Again, related to their role as a predator, one interesting thing I discovered is that tghey play a key role in maintaining ecosystems and are actually beneficial to people who are fishing in croc infested waters. This is because they eat animals which eat fish. So without crocodiles, the population of animals they eat would explode and thus the amount of fish eaten would shoot up. So the human-croc relationship needed be viewed as all negative. Yes, they are dangerous to humans, mostly because of the speed they strike – we can’t react fast enough – but like most wild animals, if we treat them with respect, and respectful distance, we would be ok. The main problem seems to be down to a lack of space – as human development encroaches onto crocodile land, they are inevitably ending up in gardens and swimming pools.
Crocodiles are also very well adapted to be protected, despite their role as apex predator. They have thick skin, as though they are clad in armour. Their senses are concentrated on the top of their head which enhances their stealthy nature. I wonder if their protection is to keep them safe from other crocodiles or perhaps the dinosaurs which lived alongside them.
Talking of which…
When it comes to relationships, they tend to be solitary but when food is abundant will hang out in groups. They also come together to mate as you’d expect! They attract mates with an alluring low vibrational groan which makes the water on their back appear to dance!
Once mated, the female croc takes herself off to lay her eggs somewhere safe – lots of animals like to eat eggs and will risk the wrath of the mother if the reward seems high enough. When laying the eggs, she goes into a trance like state which I don’t think scientists understand yet. It would seem unintuitive really – mummy croc is surely putting herslef and her eggs into a more vulnerable situation than they already are? Anyway…
The eggs which escape thieving paws hatch and mummy croc carefully carries them in her powerful jaw to the water. That extremely powerful mouth which can trap and kill is gently holding her babies. As we saw with the bear, this dichotomy of aggresive predator and nurturing mother is a powerful metaphor.
The croc, like many of the creatures we’ll see in the water suit, straddles land and water and patrols along the riverbank almost like a guardian of the emotions that swim in the muddy depths. Symbolically, again this makes the crocodile a good starting card. Before you even start to enter the water, the emotional realm, you must first face the guardian. What is holding you back from your emotions? What walls and obstacles have you created? How real are they? How can they best be met? In the case of the croc, it appears that you sneak up behind it and tie it’s jaw shut. Not sure what that means metaphorically!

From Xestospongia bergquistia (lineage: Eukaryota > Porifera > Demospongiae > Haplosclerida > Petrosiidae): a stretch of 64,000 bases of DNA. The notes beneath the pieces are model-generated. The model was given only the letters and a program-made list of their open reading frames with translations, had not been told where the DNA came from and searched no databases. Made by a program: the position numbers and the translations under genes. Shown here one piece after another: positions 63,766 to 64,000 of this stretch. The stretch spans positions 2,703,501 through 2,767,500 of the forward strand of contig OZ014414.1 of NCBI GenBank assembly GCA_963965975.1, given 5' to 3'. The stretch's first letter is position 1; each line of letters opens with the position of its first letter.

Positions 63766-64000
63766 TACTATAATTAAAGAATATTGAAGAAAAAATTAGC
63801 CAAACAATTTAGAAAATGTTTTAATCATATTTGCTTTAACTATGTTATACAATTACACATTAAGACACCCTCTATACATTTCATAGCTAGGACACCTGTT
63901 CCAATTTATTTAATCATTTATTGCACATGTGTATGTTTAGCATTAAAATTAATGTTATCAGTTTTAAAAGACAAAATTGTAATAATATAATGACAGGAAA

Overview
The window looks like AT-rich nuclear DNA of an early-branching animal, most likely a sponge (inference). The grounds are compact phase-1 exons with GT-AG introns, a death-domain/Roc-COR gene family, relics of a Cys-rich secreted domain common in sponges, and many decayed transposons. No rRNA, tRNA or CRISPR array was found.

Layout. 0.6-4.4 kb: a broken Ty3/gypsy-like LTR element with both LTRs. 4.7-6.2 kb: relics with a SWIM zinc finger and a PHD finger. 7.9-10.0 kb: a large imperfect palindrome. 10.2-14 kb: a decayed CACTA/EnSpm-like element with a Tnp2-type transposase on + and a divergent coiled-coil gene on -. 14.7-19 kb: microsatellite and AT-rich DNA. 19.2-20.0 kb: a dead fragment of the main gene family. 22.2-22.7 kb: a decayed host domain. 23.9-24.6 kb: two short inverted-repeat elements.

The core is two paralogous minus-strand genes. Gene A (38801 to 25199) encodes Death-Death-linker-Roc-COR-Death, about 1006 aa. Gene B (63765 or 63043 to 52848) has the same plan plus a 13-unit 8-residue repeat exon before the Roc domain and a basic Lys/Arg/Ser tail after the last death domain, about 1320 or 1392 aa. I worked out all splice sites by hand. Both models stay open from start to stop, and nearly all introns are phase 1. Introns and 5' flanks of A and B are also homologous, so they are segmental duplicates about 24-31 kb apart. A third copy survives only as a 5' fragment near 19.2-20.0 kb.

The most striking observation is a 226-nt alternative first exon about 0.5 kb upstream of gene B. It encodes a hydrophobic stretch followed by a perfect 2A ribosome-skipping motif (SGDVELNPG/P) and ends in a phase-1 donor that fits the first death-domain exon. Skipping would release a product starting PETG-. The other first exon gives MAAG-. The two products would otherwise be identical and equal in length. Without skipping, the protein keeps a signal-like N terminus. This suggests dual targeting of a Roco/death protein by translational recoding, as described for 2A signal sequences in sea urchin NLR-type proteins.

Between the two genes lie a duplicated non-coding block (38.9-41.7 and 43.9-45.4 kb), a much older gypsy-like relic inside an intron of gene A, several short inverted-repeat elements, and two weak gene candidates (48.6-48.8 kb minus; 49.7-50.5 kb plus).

Further to treating them with respect, some cultures have revered the crocodile. In ancient Egypt, we see Sobek, a crocodile-headed god, as well as Taweret who had the back and tail of a croc and was goddess of childbirth and fertility. This ties back to the idea of the crocodile as creator of life. In Hinduism, some gods and goddesses are depicted riding crocodiles and for Aztec people, Cipactli was the giant earth crocodile who makes up land in a similar way to the turtle of Native American traditions.
These associations with creation and life bringing mean the crocodile is also associated with destruction and death – the giver of life can also take away life as we have seen with other animal spirit cards. Linking back to the crocodile as guardian of the water, what do you need to let go of or what needs to die before you can enter the element. The crocodile here appears to not just be a keeper of water but also the growth and wisdom that entering it will bring.
When it comes to symbology, the crocodile is a sign of treachery. It is perhaps best known for the phrase “crocodile tears” which means a false and insincere display of emotion eg fake tears of sadness. It was once thought that crocodiles shed tears in order to lure their prey or that they wept for the death of their prey. If you have drawn this card perhaps it is a caution about inauthentic emotion in yourself or others. Or surface level emotion in yourself. The emotion you let yourself feel rather than the emotion you need to feel. The emotion related to the now rather than the deep and complex emotion that drives you as a person.